A Night at The Dance Awards
On Friday night, the Dance Spirit editors got all gussied up to head to The Dance Awards! Always a fabulous event, this year’s evening didn't disappoint. It included tons of dance celebs and fantastic guest performances. (My favorite? A funny/sexy/super-cute tango number by Nick Lazzarini and Melanie Moore.)
The best parts by far, though, were the student performances. Comp kids we’ve been watching for years stood out in number after number, and these dancers are doing a great job growing up. Jayci Kalb was stronger than ever. Kayla Mak was radiant (and still oh-so-cute). And former Cover Model Search finalist Alyssa Ness was beaming, front and center in the opening number.
The big stars of the night were the Best Dancer winners. Can’t wait to see what these talented dancers do next:
Mini Male Best Dancer, Joey Britt
Mini Female Best Dancer, Tate McCrae:
Junior Male Best Dancer, Julian Lombardi
Junior Female Best Dancer, Kallani Hilliker:
Teen Male Best Dancer, Jhaleil Swaby
Teen Female Best Dancer, Christina Ricucci
Senior Male Best Dancer, Zelig Williams
Senior Female Best Dancer, Miriam Gittens
And the 2013 Studio of the Year: JCSOD
Getting corrections from our dance instructors is how we grow, and as students, it's important that we do our best to apply every correction right away. But sometimes—whether it's because we're in physical pain, or have a lot on our minds, or are just not paying attention—those corrections don't sink in. And from a teacher's standpoint, giving the same corrections time and time again gets old very fast. Here are 10 important corrections dance teachers are tired of giving. Take them to heart!
Summer intensive auditions can be nerve-racking. A panel of directors is watching your every move, and you're not even sure if you can be seen among the hundreds of other dancers in the room. We asked five summer intensive directors for their input on how dancers can make a positive impression—and even be remembered next year.
Harper Watters is a ballet dancer for today's generation. A social media maestro and a charismatic performer, the Houston Ballet soloist is equally at home in front of the camera hosting his hit YouTube series, "The Pre Show"; interacting with fans on his crazy-popular Instagram account; or showing off his beautiful classical technique onstage. It's a multifaceted identity that's proven to be invaluable to his career—and it's taking him to places he never even dreamed of.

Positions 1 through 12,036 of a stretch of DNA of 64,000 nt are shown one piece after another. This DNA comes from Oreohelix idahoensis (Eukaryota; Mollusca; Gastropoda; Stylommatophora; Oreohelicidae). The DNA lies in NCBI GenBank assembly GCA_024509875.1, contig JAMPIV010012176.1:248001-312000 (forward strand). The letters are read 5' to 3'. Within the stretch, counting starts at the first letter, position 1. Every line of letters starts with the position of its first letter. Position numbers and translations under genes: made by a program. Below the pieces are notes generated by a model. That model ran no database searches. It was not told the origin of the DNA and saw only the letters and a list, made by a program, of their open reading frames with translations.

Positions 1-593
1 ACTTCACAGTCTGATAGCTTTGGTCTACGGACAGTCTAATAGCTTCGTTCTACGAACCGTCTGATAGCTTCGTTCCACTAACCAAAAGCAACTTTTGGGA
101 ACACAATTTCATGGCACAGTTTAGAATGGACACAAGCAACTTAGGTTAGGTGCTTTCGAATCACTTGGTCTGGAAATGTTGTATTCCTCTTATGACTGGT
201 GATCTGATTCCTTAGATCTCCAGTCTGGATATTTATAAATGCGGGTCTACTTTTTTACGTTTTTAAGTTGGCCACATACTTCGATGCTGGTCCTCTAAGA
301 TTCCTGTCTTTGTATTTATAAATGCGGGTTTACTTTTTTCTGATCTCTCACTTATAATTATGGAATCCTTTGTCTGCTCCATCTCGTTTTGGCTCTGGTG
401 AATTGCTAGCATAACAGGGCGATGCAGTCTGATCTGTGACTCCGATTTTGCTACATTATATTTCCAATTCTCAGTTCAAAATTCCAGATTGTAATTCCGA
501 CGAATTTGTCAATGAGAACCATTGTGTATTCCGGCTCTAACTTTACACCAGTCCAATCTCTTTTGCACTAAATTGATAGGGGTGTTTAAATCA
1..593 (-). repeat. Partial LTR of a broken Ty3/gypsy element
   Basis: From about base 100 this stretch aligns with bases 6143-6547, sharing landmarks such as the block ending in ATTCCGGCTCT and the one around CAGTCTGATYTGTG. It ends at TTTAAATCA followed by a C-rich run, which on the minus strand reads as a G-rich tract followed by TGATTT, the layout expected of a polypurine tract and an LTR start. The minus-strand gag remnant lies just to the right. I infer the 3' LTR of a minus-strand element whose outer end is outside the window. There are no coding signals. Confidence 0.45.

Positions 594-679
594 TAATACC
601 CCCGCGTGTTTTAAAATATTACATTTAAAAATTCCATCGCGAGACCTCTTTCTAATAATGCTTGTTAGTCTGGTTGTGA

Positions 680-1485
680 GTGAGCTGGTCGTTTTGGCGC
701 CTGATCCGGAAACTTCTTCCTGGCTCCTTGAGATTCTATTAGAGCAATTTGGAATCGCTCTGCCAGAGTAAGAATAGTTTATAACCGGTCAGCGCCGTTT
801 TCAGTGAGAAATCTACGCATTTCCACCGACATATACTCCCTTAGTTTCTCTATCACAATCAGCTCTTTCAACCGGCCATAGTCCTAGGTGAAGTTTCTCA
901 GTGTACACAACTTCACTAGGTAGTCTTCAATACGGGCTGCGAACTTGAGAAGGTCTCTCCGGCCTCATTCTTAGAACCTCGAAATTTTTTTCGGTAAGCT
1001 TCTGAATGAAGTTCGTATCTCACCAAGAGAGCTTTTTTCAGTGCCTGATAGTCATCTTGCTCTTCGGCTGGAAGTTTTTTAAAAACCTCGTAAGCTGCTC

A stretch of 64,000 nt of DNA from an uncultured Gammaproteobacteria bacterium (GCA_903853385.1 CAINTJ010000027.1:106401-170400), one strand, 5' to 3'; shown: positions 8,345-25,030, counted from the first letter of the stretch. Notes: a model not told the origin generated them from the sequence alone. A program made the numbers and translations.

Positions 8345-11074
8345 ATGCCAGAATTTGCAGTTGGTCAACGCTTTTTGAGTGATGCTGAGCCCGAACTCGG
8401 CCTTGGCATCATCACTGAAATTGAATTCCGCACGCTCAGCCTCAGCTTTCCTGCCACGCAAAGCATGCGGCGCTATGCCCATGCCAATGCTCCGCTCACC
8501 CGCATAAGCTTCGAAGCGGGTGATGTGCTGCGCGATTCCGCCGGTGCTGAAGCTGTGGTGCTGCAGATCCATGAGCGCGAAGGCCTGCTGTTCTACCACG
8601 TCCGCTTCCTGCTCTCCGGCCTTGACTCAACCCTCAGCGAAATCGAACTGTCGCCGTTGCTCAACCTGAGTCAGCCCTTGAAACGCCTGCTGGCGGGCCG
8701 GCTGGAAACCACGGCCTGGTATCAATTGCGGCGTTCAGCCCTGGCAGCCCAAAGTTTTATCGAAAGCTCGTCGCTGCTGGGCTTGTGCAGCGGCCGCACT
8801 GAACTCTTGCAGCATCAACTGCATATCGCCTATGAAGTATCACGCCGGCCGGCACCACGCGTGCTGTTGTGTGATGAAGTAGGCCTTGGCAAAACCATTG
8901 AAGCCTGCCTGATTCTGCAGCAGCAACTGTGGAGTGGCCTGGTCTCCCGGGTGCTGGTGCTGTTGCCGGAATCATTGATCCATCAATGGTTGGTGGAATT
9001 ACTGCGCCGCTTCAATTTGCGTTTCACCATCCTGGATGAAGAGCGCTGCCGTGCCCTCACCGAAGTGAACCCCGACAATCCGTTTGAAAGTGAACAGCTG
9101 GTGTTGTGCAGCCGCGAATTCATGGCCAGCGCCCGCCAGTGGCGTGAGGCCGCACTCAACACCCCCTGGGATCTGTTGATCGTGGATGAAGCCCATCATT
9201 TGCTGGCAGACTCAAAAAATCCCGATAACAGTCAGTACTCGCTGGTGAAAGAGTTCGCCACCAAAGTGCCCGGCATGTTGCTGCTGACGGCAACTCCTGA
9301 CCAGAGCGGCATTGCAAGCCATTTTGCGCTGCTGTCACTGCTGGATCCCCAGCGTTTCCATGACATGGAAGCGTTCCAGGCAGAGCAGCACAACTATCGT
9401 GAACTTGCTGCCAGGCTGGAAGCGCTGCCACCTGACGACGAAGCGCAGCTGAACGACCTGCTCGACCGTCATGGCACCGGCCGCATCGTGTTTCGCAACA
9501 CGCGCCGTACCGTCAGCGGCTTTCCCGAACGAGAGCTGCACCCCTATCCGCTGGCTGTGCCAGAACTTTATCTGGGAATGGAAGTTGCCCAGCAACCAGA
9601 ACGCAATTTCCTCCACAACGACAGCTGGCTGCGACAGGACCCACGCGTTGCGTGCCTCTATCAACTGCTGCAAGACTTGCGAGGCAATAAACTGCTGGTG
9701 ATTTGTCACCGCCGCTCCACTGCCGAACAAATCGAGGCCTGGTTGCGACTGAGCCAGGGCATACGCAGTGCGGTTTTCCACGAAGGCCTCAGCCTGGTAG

Postmodern pioneer Trisha Brown redefined how dance is seen and felt. A founding member of Judson Dance Theater, Brown frequently collaborated with other experimental artists like Yvonne Rainer, Merce Cunningham, Twyla Tharp, and Steve Paxton.
She embraced pedestrian movement, pairing everyday gesture with rhythm and fluidity. "It's liquid," says Wendy Perron, who danced with Brown in the '60s and '70s. "Like a river with many tributaries, water coming out of a faucet, or being on a raft and seeing the water move away in different directions." Brown also pushed beyond stages with choreography in fields, museums—even on the sides of buildings.
There's a common misconception that a dancer's body has to be thin. But the truth is that talent knows no body type, and the number on the scale never determines an artist's capabilities. Here are some extraordinary dancers fighting the stereotype of what a dancer "should" look like.
We always love a good halftime performance. And we LIVE for halftime performances involving talented kids. (Fingers and toes crossed that Justin Timberlake follows Missy Elliott's lead and invites some fabulous littles to share his Super Bowl stage.)
So obviously, our hearts completely melted for 5-year-old Tavaris Jones. Tavaris may have just started kindergarten, but during Monday night's game between the Cleveland Cavaliers and Golden State Warriors, the Detroit native danced with the panache of a veteran pro at halftime.
The coolest place she's ever performed:
I'd have to say the Super Bowl. The field was so cool, and Katy Perry was right there. And there were so many eyes—definitely the most eyes I've ever performed for!
Something she's constantly working on:
My feet. I'm flat-footed, so I'm always hearing, 'Point your toes!' And I'm like, 'I am!'
My hair! That, and a pair of leggings with a T-shirt or tank top.